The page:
“Keep,” said Pema. I closed the book and looked up at her. The room was dark, save for the soft yellow glow above our heads. Pema was knitting with Silke on the couch. Shady, the dog, lay quietly below. To my right was the Christmas tree, my Christmas tree, whose lights added a few shades of downy white to the color temperature in the room. Behind me, the fire glowed softly. Everything else, the dark edges of the room and beyond, receded into the distance.


“Daddy, keep,” Pema said again. She had her eyes buried in her handwork. I smiled, laughing inwardly at her expression. Keep reading is what she meant, but her shorthand was hard to resist, like the expression of a newborn chick. Keep. I glanced at the straw ornaments on the tree, shimmering gold.


“Maybe your daddy needs a rest,” Silke offered, pausing for a second with her knitting needles.


“Oh, I’m good,” I answered, “I just want to sit for a second. I’ll read another chapter soon.” I looked down at the book, Mary’s Little Donkey. On the cover was a little gray donkey with a distinctly mischievous face. Several lambs frolicked in the foreground, and behind them was a tree filled with birds.


The story, told through the eyes of a stubborn, but proud donkey, is a tender account of Mary and Joseph’s journey to Bethlehem. Along the way, Joseph (that’s me) is a doting, if sometimes orthodox husband. Capable and proficient, he leads the three of them, donkey, wife and man, away from Nazareth for the census in Bethlehem. Mary, sweet and innocent as honeyed butter, is the picture of devotion, whose embrace converts even the most loathsome thieves. The donkey, of course, is a donkey, stubborn as a mule. That is, a donkey. Sturdy and proud, occasionally guided by an angel, it is the donkey, against all common sense (ahem, Joseph), who leads them to shelter, gets them across rushing rivers, and… Matzi, Silke’s cat, hopped onto my leg.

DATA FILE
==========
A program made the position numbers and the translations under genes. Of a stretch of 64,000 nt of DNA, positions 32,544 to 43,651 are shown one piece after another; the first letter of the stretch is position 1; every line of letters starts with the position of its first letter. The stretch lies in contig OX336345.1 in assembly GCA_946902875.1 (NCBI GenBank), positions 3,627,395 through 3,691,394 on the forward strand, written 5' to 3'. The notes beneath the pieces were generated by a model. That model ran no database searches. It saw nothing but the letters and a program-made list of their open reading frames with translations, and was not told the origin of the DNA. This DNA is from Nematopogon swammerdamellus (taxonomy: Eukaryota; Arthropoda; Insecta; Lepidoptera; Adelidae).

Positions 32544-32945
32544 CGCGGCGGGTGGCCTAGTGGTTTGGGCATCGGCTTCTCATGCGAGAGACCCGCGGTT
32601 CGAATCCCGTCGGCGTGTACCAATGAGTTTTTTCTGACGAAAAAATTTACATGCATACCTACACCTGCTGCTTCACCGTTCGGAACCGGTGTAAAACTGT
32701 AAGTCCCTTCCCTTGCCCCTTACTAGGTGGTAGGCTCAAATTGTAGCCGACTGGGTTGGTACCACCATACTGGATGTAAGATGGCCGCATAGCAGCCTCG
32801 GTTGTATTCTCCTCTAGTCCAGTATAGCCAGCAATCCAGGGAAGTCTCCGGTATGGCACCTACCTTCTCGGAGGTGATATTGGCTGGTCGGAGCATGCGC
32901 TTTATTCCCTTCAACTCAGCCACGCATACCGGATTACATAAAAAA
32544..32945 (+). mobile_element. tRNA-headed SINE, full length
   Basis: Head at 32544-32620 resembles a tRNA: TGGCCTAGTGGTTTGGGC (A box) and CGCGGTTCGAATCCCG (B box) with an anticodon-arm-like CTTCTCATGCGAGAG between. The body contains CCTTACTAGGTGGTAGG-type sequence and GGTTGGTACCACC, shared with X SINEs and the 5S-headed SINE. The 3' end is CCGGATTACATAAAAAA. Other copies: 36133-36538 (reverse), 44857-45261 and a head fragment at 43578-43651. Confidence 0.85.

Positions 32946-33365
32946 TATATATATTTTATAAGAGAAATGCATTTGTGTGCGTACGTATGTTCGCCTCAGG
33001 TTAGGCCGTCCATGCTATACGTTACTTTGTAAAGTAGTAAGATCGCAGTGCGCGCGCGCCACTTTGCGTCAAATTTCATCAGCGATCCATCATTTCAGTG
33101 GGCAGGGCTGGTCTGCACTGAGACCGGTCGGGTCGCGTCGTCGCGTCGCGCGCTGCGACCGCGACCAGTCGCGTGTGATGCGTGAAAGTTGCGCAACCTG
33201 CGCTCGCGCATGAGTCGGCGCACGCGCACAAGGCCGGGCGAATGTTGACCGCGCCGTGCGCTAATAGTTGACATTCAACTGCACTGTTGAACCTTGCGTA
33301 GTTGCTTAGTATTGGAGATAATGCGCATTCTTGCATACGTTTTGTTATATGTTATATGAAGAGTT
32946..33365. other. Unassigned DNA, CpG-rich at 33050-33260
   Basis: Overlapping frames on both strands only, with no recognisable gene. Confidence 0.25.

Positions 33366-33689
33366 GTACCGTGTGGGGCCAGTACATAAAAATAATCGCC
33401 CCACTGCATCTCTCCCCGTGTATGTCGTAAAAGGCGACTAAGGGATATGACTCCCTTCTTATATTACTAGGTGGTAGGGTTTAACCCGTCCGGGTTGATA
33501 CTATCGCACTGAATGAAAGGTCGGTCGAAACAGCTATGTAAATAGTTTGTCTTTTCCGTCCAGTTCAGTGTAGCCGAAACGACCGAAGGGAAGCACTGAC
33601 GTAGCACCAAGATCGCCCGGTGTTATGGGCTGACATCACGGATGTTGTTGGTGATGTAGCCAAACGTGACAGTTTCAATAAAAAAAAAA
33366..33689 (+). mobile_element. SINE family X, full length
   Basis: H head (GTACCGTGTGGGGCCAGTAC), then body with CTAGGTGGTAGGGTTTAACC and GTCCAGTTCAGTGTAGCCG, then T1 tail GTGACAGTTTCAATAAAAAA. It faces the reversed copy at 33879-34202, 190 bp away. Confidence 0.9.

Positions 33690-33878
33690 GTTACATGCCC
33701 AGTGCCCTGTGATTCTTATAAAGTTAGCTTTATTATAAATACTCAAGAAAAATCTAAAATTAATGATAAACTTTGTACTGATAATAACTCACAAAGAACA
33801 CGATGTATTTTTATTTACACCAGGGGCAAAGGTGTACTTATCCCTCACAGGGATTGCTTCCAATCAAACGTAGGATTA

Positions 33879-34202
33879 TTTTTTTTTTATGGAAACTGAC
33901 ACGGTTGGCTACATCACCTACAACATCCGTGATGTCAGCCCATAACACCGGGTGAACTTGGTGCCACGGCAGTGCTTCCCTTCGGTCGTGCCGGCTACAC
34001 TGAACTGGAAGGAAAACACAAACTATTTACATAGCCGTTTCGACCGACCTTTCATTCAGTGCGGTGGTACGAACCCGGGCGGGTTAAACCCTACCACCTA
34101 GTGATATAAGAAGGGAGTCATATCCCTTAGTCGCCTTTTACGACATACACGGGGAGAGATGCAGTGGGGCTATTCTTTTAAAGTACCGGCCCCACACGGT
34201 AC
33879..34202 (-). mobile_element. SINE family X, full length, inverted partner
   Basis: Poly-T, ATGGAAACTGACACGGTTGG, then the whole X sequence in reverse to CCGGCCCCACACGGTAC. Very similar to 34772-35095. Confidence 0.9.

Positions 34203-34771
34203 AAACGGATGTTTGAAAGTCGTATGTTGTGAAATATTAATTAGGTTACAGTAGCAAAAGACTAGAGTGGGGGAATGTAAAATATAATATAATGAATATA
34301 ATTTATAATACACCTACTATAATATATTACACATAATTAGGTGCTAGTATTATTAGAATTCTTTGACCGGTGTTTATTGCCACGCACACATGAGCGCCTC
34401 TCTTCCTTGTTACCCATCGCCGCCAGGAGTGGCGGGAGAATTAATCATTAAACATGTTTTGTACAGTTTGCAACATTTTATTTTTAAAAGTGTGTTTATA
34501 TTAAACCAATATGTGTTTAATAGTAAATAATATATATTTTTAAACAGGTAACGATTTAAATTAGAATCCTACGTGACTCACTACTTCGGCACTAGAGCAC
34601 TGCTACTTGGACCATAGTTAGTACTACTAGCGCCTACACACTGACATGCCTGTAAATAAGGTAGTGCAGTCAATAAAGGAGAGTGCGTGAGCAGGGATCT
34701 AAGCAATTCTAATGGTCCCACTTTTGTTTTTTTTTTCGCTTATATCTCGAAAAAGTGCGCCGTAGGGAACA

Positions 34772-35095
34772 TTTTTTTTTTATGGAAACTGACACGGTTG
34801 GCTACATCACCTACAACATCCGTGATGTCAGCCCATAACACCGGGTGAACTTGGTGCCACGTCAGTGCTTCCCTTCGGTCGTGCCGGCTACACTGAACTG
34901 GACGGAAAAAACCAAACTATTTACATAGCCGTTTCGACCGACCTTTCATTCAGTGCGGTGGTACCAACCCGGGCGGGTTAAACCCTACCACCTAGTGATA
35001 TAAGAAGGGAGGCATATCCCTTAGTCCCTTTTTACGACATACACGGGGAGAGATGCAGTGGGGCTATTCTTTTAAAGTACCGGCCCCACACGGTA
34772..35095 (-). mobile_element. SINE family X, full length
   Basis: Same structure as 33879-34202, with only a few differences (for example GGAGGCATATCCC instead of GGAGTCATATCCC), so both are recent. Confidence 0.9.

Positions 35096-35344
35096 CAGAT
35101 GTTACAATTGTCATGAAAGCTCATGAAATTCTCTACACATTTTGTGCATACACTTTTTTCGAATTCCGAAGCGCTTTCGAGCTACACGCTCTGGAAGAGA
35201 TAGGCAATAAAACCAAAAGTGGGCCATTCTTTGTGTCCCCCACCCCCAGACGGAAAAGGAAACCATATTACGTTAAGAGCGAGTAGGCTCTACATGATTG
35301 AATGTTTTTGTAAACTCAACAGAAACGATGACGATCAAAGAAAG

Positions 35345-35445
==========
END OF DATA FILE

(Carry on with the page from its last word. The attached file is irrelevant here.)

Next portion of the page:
“Does anyone need anything? Water? Tea…?” I asked, “…before I begin?”


“No,” Pema answered, her hands threading a string of colorful yarn.


“No, thank you,” Silke said, looking at me with rosy cheeks and a barely-suppressed smile. I smiled back. This is heavenly, isn’t it?


“Okay,” I said, brushing Matzi aside and picking up the small book. I glanced at the tidy pile of Christmas gifts Pema had left under the tree. A galvanized bucket, a small broom, a felt gnome, an intricately stained carving knife. Inside the bucket was a tiny red hat and sweater, knit by Silke for Pema’s doll, a small bag of dried fruit and two mint-chocolates. “Daddy, look how much presents I got!” she had said earlier that day, fists shaking with excitement. I nearly keeled over with the most sorrowful joy. That a child, my child, could be so content with so little. At her age, I would have stared at disbelief at such a dismal haul. Of course, there were other presents. Some back home with Mama. Grandma and Grandpa’s package hadn’t yet arrived.


“Keep,” said Pema.


I looked one last time at the darkness outside the window, grateful we had declined an invitation to a friend’s Christmas party, and thumbed open the book. Keep? My goodness, Pemalina, I won’t ever stop.

Knitting Madonna  from a 15th Century altarpiece in Hamburg, Germany.

Knitting Madonna from a 15th Century altarpiece in Hamburg, Germany.